The woeful student in this song claims to not know much about history, biology, science, French, trigonometry, geography, algebra … or really any academic subject in school. But all the charm in this 1960 classic arises from the claim that despite his academic shortcomings, he knows that he’s in love. And even though he hasn’t mastered school, the world will still be a wonderful place if his love is reciprocated. Sweet, isn’t it?
No list of songs about school would be complete without at least one song declaring the virtues of school pride, and few songs so eloquently put it as “Be True To Your School.” The lyrics equate being “true” to one’s school to being faithful in a dating relationship and give multiple illustrations, such as how they’re proud to wear their school’s letter on their jacket and proclaim how their school is number one in state. The song isn’t about academics so much as it is about home, identity, and community.
This touching song alludes to a variety of areas a young man may come into conflict with, but the first verse focuses entirely on the school experience. Even though “I used to get mad at my school / The teachers who taught me weren’t cool / You’re holding me down” kicks off the song, the refrain “It’s getting better all the time” coupled with the countermelody falsetto “I can’t complain” suggests that this is a song about growing up and changing perspectives as much as it is complaining about school.
There’s a curious crush-on-the-teacher subset of songs that have arisen in our culture, from The Police’s “Don’t Stand So Close to Me” to Rockpile’s “Teacher Teacher.” But perhaps none has become more controversial than Van Halen’s 1984 release of “Hot for Teacher.” The song is perhaps just as cherished for its rocking motorcycle-engine-transition-to-drumbeat intro as it is for its questionable lyrics about a male student’s infatuation for his female teacher.
If you haven’t seen the movie “School of Rock” yet, you’re missing some fantastic music, one of Jack Black’s best performances, and an overall enthusiastic story. Featured at the end of the film is the cast’s performance of their original “School of Rock” song that heroically calls upon the one of the film’s themes of rock music as a way out of the conformist student mentality the kids were deeply engrained in. With lyrics like “and if you wanna be a teachers pet / well baby you just better forget it / rock got no reason, rock got no rhyme / You betta get me to school on time” you can see what the students were really learning while Jack Black was in charge.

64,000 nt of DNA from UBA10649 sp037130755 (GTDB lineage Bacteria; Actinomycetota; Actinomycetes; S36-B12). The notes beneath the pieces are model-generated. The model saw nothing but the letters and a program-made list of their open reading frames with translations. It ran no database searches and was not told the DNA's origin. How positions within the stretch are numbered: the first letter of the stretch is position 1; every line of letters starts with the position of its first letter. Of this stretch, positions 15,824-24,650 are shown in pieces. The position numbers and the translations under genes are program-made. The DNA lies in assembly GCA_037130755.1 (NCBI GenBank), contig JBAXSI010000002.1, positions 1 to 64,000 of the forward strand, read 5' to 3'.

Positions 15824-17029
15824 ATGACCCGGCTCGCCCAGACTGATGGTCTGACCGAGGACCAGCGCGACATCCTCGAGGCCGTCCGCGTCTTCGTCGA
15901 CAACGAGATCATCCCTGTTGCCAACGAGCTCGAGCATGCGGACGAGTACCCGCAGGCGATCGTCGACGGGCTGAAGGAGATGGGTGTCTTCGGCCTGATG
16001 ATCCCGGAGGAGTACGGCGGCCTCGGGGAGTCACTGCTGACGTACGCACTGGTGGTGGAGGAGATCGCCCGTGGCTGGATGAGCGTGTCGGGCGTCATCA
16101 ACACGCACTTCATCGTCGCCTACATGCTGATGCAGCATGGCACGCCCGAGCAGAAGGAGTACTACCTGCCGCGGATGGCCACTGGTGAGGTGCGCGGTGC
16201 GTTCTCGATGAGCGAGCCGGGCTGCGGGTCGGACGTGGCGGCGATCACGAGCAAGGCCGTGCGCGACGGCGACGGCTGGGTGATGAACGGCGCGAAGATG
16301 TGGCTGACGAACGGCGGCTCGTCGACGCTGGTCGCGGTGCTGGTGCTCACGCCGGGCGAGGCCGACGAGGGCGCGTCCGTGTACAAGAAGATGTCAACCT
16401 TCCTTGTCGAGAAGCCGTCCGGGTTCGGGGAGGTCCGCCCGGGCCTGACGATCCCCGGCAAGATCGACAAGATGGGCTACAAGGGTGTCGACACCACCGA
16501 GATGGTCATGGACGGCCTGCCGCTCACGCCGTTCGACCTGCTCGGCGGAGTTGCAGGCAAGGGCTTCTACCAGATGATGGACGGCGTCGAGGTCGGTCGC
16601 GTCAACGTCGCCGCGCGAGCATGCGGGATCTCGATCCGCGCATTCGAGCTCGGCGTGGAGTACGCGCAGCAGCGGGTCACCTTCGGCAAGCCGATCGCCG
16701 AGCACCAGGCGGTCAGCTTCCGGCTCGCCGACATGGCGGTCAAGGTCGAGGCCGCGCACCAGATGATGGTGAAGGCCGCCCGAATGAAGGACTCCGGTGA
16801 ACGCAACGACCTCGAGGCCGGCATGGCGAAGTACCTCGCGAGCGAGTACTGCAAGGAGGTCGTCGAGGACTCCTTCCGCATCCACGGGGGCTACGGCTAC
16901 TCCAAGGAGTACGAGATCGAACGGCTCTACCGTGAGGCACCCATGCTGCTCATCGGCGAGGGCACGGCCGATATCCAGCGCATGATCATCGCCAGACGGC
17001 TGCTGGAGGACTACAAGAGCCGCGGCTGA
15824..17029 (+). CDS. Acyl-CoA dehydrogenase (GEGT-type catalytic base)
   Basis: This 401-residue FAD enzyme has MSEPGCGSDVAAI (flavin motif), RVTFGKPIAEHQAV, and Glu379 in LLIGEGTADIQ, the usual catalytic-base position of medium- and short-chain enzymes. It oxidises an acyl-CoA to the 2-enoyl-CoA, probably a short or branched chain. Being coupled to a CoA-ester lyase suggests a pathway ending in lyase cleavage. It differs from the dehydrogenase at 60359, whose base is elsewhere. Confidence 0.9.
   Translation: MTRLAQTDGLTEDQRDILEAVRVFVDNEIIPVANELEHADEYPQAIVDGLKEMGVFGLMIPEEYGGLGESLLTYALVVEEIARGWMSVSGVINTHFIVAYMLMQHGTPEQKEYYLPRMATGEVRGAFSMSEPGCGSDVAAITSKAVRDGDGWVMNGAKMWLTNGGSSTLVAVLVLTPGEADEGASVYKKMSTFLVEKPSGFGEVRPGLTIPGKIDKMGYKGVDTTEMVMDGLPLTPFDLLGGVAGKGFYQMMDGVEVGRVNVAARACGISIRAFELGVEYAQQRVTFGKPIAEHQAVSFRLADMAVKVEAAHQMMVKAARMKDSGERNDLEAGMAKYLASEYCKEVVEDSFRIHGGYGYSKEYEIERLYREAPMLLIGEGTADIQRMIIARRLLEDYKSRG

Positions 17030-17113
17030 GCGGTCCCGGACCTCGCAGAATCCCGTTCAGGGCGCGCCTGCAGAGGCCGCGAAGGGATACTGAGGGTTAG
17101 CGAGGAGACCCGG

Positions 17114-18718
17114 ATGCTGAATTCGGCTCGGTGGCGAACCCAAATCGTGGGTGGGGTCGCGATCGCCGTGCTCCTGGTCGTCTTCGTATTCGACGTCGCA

It’s interesting to note here that with little exception, there are not many positives sung about school. Unless you’re singing about chasing girls or attractive teachers, the predominant themes center around oppression, anxiety, rules, failure, and disappointment. I wonder what the songs on school of the future will sound like. What changes need to take place before bands start singing about how much they learned, how impactful their teachers were, and how valuable their time spent at school was?
What other songs should be on our list? What will songs of the future sing about school?
Jordan Catapano is a high school English teacher in a Chicago suburb. In addition to being National Board Certificated, he also has worked with the Illinois Association of Teachers of English and has experience as a school board member for a private school. You can follow him on Twitter at @BuffEnglish, or visit his website www.jordancatapano.us.